Hypnosis Case Study Cognitive Behavioral Psychology
The Additive Benefit of Hypnosis and Cognitive-Behavioral Therapy in Treating Acute Stress Disorder
Bryant, Richard A.; Moulds, Michelle L.; Guthrie, Rachel M.; Nixon, Reginald D. V.
Journal of Consulting and Clinical Psychology, Vol 73(2), Apr 2005, 334-340.
This research represents the first controlled treatment study of hypnosis and cognitive- behavioral therapy (CBT) of acute stress disorder (ASD). Civilian trauma survivors (N = 87) who met criteria for ASD were randomly allocated to 6 sessions of CBT, CBT combined with hypnosis (CBT-hypnosis), or supportive counseling (SC). CBT comprised exposure, cognitive restructuring, and anxiety management. CBT-hypnosis comprised the CBT components with each imaginal exposure preceded by a hypnotic induction and suggestions to engage fully in the exposure. In terms of treatment completers (n = 69), fewer participants in the CBT and CBT-hypnosis groups met criteria for posttraumatic stress disorder at posttreatment and 6-month follow-up than those in the SC group. CBT-hypnosis resulted in greater reduction in reexperiencing symptoms at posttreatment than CBT. These findings suggest that hypnosis may have use in facilitating the treatment effects of CBT for posttraumatic stress.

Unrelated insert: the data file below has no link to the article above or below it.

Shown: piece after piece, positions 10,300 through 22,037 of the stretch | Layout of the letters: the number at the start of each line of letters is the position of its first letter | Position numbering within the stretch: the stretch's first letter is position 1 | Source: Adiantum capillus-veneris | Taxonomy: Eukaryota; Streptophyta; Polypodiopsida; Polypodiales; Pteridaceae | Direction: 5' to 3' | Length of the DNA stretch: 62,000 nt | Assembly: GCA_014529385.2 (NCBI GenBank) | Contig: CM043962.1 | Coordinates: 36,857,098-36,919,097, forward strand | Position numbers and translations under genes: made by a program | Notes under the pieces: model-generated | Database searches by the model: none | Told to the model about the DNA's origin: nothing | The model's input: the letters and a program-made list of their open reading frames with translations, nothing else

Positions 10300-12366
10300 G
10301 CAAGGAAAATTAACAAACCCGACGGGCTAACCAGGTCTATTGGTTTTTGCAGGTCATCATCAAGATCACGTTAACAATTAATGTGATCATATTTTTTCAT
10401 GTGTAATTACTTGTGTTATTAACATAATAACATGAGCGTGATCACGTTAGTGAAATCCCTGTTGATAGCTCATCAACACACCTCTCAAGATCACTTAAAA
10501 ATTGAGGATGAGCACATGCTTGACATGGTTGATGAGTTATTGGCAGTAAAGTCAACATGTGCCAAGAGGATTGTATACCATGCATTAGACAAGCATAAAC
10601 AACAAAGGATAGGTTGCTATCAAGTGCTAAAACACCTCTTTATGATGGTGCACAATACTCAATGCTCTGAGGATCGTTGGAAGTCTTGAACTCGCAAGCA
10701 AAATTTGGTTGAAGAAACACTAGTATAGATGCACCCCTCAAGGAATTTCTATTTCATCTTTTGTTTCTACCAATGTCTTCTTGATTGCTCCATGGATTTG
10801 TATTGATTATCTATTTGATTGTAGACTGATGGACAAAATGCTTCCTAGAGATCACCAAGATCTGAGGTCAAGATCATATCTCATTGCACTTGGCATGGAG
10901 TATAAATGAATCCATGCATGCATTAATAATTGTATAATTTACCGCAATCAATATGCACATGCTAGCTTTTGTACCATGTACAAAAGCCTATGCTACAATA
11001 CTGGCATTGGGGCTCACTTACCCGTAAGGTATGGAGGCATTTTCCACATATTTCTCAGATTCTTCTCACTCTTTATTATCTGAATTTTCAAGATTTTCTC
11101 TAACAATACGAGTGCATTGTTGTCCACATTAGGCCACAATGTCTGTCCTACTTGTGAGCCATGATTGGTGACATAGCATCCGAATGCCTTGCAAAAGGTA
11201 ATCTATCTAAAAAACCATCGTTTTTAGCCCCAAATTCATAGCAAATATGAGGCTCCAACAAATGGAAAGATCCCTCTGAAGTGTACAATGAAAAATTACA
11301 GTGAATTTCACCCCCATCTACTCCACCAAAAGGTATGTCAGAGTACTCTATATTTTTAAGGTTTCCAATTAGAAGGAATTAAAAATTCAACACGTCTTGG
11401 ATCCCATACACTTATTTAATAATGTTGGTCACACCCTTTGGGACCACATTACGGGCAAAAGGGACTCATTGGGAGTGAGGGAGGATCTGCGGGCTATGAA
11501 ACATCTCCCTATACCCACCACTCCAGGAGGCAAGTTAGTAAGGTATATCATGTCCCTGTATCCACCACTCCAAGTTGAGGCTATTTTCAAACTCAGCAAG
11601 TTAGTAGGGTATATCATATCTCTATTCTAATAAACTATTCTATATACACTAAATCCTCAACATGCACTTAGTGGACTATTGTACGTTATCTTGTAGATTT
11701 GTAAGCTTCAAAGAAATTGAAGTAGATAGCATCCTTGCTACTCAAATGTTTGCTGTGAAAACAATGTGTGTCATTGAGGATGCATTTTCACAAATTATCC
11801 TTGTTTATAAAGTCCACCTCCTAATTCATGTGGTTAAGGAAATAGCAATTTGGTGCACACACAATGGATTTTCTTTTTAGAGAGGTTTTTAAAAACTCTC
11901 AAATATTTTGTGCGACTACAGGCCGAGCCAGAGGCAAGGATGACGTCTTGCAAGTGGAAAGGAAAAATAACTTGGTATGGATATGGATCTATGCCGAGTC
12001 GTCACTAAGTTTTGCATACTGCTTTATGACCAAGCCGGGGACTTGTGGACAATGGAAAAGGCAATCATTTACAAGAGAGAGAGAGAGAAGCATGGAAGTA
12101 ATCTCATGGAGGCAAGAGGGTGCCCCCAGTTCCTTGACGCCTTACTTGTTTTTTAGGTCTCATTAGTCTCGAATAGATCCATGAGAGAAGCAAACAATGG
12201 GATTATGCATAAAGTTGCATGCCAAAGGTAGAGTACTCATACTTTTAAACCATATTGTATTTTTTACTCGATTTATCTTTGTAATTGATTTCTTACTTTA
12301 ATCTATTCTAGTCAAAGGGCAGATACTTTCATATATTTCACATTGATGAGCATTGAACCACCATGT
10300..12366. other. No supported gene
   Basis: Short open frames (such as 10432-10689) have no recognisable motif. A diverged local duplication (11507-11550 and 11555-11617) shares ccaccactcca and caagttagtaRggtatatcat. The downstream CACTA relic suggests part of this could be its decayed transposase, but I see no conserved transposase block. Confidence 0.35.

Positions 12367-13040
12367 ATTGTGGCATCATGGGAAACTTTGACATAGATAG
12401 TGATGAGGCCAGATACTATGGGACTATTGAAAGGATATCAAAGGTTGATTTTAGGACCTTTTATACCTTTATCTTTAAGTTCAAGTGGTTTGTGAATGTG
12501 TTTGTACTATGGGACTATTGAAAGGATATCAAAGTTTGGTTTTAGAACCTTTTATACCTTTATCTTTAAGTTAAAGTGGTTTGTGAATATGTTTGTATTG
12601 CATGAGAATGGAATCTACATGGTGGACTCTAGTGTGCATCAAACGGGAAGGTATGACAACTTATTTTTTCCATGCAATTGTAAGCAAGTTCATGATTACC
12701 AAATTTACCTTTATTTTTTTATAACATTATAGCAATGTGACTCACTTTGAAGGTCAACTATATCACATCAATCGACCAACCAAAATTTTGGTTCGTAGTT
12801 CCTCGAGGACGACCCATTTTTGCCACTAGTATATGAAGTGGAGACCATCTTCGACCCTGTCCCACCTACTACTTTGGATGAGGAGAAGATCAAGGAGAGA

Hypnosis as an adjunct to cognitive-behavioral psychotherapy: A meta-analysis
Journal of Consulting and Clinical Psychology, Volume 63, April, 1994
ABSTRACT: A meta-analysis was performed on 18 studies in which a cognitive–behavioral therapy was compared with the same therapy supplemented by hypnosis.
RESULTS: The results indicated that the addition of hypnosis substantially enhanced treatment outcome, so that the average client receiving cognitive–behavioral hypnotherapy showed greater improvement than at least 70% of clients receiving nonhypnotic treatment. Effects seemed particularly pronounced for treatments of obesity, especially at long-term follow-up, indicating that unlike those in nonhypnotic treatment, clients to whom hypnotic inductions had been administered continued to lose weight after treatment ended. These results were particularly striking because of the few procedural differences between the hypnotic and nonhypnotic treatments.